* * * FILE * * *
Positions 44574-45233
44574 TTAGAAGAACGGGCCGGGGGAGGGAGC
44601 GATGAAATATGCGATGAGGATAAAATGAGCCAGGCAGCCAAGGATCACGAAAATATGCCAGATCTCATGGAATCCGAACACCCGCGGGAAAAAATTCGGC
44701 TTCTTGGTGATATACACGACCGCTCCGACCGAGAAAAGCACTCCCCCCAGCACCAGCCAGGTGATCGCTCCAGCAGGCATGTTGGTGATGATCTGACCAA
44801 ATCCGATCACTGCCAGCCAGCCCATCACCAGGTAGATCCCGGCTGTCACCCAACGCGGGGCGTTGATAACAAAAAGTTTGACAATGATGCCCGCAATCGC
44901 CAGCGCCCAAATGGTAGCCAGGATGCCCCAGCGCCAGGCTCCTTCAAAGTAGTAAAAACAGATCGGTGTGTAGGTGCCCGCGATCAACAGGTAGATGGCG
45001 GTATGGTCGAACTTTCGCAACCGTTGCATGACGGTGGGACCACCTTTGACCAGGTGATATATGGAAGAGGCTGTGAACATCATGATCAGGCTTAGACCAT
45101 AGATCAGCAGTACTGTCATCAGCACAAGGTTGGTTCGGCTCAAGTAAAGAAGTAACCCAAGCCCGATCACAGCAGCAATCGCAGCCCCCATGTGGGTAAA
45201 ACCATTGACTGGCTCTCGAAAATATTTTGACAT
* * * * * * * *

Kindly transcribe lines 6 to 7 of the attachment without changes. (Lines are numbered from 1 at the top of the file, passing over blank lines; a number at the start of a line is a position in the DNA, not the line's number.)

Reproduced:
44901 CAGCGCCCAAATGGTAGCCAGGATGCCCCAGCGCCAGGCTCCTTCAAAGTAGTAAAAACAGATCGGTGTGTAGGTGCCCGCGATCAACAGGTAGATGGCG
45001 GTATGGTCGAACTTTCGCAACCGTTGCATGACGGTGGGACCACCTTTGACCAGGTGATATATGGAAGAGGCTGTGAACATCATGATCAGGCTTAGACCAT